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10 Ways to Maximize Your Home Office for Productivity

By smallbiztrends, Guest Blogger
Published: March 6, 2014

If you run one of the 14+ million home-based small businesses in the United States, congratulations. You’ve got lower overhead, a shorter commute and the opportunity to be more productive than your office-based competitors.

 

Still, working from home isn’t all eating peanut butter out of the jar and wearing your fuzzy slippers. There are plenty of pitfalls that can distract you from getting your work done. Here we look at 10 ways to ensure you’re set up for success in your home office.

 

1. Carve Out a Workspace

 

Not every entrepreneur is fortunate enough to have a spare room to turn into an office. That’s okay. You can use part of a room separated by a curtain or even a closet. The point here is to ensure you have a dedicated space that is only for work.

 

2. Set Up Your Day

 

The more routines you have, the more you’ll get done. If you have small children at home with you while you work, plan to work when they nap or when they’re quiet; otherwise you won’t be productive. Plan out your work hours; they don’t have to be 9 to 5, but they should be fairly consistent. Also, consider your attire. Some people love working in pajamas or sweats. Other people (like me) get more done by getting dressed in “business casual” – for some reason getting dressed to be seen by the world makes me feel more professional, even if it’s just me.  

 

3. Figure Out When You Work Best

 

Part of those routines you need to set up involve determining when you’re most productive. Some people are night owls, and some are early birds. Some need quiet time without phones and instant messages, so getting up early avoids that. You might need complete quiet in your home office. Whatever your needs, don’t fight against them.

 

4. Have an Ergonomic Set Up

 

You need a comfortable chair with good back support, a decent computer monitor you can easily see and a keyboard at the right height to avoid awkward pressure on arms and wrists. Don’t forget your eyes. Your computer should be at the right distance to see without strain; if necessary, see your eye doctor for “computer glasses” that are made for viewing a computer properly. Two monitors also can help productivity (less time spent jumping between applications), so if you can afford an extra monitor, by all means try it out.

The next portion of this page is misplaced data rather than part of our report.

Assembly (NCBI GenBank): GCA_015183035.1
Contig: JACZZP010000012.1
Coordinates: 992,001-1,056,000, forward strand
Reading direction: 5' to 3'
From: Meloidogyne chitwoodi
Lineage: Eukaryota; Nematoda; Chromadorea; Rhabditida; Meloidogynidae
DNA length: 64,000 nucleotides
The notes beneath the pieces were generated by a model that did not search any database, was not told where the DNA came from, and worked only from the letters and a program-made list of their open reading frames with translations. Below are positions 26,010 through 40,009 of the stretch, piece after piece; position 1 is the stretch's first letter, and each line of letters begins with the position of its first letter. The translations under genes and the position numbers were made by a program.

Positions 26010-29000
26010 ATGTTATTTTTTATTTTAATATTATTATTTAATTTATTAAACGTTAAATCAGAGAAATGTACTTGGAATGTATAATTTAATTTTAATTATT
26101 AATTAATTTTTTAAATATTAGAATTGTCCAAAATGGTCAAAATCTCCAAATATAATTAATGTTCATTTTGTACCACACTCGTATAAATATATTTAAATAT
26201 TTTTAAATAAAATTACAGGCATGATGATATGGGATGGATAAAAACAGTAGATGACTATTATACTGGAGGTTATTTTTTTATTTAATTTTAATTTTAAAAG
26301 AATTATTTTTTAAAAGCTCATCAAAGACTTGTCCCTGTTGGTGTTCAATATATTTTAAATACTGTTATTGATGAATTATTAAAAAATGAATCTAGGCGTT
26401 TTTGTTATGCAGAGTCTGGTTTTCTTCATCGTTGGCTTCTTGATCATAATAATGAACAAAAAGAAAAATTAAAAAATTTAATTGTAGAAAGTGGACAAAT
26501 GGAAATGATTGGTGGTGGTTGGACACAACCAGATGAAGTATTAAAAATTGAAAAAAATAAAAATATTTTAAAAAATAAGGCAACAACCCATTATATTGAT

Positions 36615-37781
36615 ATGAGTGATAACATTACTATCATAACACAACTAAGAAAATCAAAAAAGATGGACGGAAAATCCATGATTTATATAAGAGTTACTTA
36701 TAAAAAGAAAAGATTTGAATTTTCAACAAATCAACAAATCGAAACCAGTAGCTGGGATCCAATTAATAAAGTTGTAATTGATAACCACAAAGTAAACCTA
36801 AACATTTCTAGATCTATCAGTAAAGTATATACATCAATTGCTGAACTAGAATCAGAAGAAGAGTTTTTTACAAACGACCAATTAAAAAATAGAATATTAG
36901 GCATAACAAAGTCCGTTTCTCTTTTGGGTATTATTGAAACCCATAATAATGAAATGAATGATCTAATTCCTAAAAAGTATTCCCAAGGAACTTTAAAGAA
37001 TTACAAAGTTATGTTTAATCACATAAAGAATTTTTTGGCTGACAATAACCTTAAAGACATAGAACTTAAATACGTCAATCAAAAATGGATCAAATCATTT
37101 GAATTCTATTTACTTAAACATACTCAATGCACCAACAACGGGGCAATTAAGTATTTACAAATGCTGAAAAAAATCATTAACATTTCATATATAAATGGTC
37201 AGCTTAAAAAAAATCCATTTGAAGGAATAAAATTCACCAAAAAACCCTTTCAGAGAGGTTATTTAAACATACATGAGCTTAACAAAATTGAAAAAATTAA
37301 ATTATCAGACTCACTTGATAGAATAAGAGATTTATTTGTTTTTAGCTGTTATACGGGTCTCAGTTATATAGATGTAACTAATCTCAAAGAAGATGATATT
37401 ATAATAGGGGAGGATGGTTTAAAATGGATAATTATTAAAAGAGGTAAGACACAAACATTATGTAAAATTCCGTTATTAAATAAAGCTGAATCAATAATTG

5. Use Smart Tools

 

There are so many free or affordable software programs and apps for small businesses! Find the ones that help you do more. A few options:

 

6. Remove Distractions

It can be tempting to fold the laundry that’s in the middle of the floor, but pretend you’re at an office and ignore it. It’s important to designate certain hours for work, and certain hours for home life. Occasionally, it’s fine to take a break and run an errand, but don’t let it encourage you to procrastinate on a project.

 

7. Get Out of the House

 

Many people can’t bear being alone all the time in their home offices. Fortunately, we’ve become a mobile society, and you’ll always see plenty of people at your local coffee shop working on their laptops. Get a change of environment. Try working from a park or restaurant, if you can be productive there.

 

8. Find Support in Person or Online

 

It can be nice to meet other home-based entrepreneurs too. Find a local meetup of people like you or a local event where you can share your stories and find support in your small business endeavors. If you spend any time on Twitter or other social media sites, you’ll find plenty of folks who, like you, are working out of their homes. #HomeBiz is a great hashtag to follow to find content and conversations geared toward people like you.

 

9. Keep Learning

 

Find as many opportunities as you can to develop your business and industry knowledge. This can come in the form of online webinars, Twitter chats, in-person conferences, seminars, books, blogs and magazines.

 

10. Meet Regularly With Staff